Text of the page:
In a recent report from The Daily Finance, Dell had successfully launched its first female global entrepreneurship and development index, or GEDI, created to measure high-potential female entrepreneurship based on individual aspirations, business environments, and entrepreneurial ecosystems. According to the female GEDI, the U.S. was ranked the best country—number 1 out of 17 countries indexed—to be a female entrepreneur.
According to Professor Fiona Murray of MIT Sloan, however, women still have a long way to go. In an interview with Rob Matheson of MIT News, Murray expands on the specific inequalities in female entrepreneurship and what businesses and higher education can do now, to build a better future for female entrepreneurs.
In late January 2014, the Boston Globe ran a feature in its business section on MIT’s role in local entrepreneurship. In “MIT Retools to Aid Students in Startups,” Boston Globe reporter Michael Farrell asks “Is it possible MIT is feeling inadequate—insecure, even?” He points out that MIT is “facing increasing competition from around the corner and across the country,” citing Harvard University and Stanford University. The article goes on to detail a campus-wide initiative, led by MIT President Rafael Reif, to “make the school the unquestioned leader of technological innovation and entrepreneurship in the 21st century.”
It’s important to first point out that MIT is world renowned for its legacy of entrepreneurship. According to a Kauffman Foundation report, more than 25,000 active companies founded by MIT alumni have generated about 3.3 million jobs and $2 trillion in annual revenues. If they formed a nation, these companies would constitute the world’s 11th largest economy. US News & World Report also recently ranked MIT #3 in its college rankings for entrepreneurship.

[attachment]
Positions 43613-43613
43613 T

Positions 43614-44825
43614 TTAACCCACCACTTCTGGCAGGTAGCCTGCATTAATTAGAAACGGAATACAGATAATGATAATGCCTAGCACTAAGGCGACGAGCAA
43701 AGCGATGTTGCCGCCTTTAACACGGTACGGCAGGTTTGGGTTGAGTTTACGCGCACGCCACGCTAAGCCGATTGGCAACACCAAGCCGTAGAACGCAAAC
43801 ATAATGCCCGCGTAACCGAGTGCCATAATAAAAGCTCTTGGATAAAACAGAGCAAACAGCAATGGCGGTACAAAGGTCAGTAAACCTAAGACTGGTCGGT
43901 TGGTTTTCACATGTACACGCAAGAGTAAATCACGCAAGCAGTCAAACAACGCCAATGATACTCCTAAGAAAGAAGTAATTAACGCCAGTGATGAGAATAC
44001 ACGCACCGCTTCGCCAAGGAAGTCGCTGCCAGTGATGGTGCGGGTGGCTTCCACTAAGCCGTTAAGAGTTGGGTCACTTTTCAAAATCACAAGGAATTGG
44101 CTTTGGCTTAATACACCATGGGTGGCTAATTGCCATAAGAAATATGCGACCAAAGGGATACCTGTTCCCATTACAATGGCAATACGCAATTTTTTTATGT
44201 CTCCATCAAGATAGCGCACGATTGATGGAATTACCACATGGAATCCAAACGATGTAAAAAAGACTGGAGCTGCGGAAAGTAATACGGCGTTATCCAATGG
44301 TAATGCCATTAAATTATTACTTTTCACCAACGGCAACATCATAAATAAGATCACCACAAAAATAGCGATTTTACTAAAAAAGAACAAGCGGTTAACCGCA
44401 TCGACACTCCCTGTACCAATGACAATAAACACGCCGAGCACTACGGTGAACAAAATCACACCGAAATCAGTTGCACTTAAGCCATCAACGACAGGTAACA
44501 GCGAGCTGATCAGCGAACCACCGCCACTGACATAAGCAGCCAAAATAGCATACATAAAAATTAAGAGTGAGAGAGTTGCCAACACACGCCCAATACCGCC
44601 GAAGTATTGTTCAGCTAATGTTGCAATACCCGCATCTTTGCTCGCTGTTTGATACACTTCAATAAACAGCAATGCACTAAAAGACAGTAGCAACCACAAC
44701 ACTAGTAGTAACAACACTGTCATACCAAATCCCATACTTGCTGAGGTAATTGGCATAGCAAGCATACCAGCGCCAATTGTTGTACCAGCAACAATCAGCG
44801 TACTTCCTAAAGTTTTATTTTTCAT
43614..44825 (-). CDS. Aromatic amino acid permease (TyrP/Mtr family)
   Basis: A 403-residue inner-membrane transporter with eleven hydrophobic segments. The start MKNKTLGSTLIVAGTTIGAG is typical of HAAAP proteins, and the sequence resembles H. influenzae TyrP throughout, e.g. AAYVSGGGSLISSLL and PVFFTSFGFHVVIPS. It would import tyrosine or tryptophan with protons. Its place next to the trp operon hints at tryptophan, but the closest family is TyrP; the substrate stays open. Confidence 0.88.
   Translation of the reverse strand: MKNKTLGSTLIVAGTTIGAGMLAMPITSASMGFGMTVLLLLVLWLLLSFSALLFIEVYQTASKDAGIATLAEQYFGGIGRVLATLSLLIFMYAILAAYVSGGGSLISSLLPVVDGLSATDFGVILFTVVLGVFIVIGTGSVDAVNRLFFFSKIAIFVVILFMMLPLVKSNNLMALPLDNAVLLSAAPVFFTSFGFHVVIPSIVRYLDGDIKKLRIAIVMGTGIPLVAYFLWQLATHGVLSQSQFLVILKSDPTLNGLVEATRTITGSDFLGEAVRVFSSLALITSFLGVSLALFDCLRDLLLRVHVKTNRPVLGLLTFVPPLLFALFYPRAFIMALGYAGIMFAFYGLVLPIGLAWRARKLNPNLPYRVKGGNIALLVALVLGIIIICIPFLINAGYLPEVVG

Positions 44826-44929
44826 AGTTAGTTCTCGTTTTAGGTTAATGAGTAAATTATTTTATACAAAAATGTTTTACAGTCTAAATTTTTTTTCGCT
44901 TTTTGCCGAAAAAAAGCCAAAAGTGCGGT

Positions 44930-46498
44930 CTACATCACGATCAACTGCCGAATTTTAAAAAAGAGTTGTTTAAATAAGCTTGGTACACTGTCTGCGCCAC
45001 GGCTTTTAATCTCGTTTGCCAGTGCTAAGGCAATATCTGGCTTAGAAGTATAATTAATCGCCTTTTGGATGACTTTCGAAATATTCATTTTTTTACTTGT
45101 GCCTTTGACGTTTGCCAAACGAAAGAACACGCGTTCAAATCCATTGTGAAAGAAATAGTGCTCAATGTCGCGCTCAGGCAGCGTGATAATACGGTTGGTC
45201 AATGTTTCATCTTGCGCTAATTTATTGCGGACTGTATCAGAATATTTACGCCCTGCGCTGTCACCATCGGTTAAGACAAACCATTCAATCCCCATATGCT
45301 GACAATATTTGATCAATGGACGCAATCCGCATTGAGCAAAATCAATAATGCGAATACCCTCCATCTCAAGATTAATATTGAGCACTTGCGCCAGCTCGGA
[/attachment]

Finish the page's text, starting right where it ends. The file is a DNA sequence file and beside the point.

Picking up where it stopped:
The last two decades have seen a rapid rise in innovation-driven entrepreneurship ventures born in academia. And while the path from classroom to commercialization is a long and winding road, a common-held belief in academic entrepreneurial circles is the assumption that faculty advisors are most often the primary traveler on the road to entrepreneurial success. New research suggests, however, that student innovators—who have more time and flexibility than faculty— drive the momentum of successful entrepreneurial ventures outside of school. (Learn more about the drivers of innovation-driven entrepreneurship in this innovation@work webinar with MIT Sloan Professor Bill Aulet.)
At the same time, studies show that these student innovators are heavily influenced by their faculty advisors, and the success of the academic entrepreneurial venture is largely determined by the students relationship dynamic with their faculty mentors. Lastly, studies also show that the relationships students form in competition greatly influence the success of their venture outside of academia.
This is the third and final post in a series on launching a successful startup. Read the first and second posts here.
In his book, Disciplined Entrepreneurship: 24 Steps to a Successful Startup, Bill Aulet, Managing Director of the Martin Trust Center for MIT Entrepreneurship, stresses the importance of searching for the holy grail of specificity: market opportunities where the target customer will meet, buy, and adopt your product or service. In the first post in this series on successful start-ups, we stressed the importance of the discovery stage—time spent brainstorming about product and service ideas, defining potential customers, and identifying industry matches. In the second post in this series we focused on finding the start-up sweet spot where your product or service meets not only a potential customer, but a targeted end user—the customer who will buy your product or service and become a loyal brand ambassador, persuading others to buy it, as well.
What makes regions more or less successful when it comes to entrepreneurship? What about Kendall Square has made the area such a powerful entrepreneurial hotspot? These questions and others like them are considered during the new MIT Regional Entrepreneurship Acceleration Program (REAP), currently offered as a joint program between MIT Sloan Executive Education and the Martin Trust Center for MIT Entrepreneurship.
Created in part to address the concerns of organizations that want to emulate the entrepreneurial spirit encompassed by MIT and the surrounding area, REAP is a multi-year program designed to help regions promote economic development and job creation by teaching participants how to implement a more robust, innovation-based entrepreneurial ecosystem. For example, during the REAP 2012–2013 pilot program, cross-functional teams from Hangzhou (China), Finland, New Zealand, Veracruz (Mexico), Scotland, Andalucia (Spain), and Turkey conducted an action project focused on assessing the current state of entrepreneurship in their regions.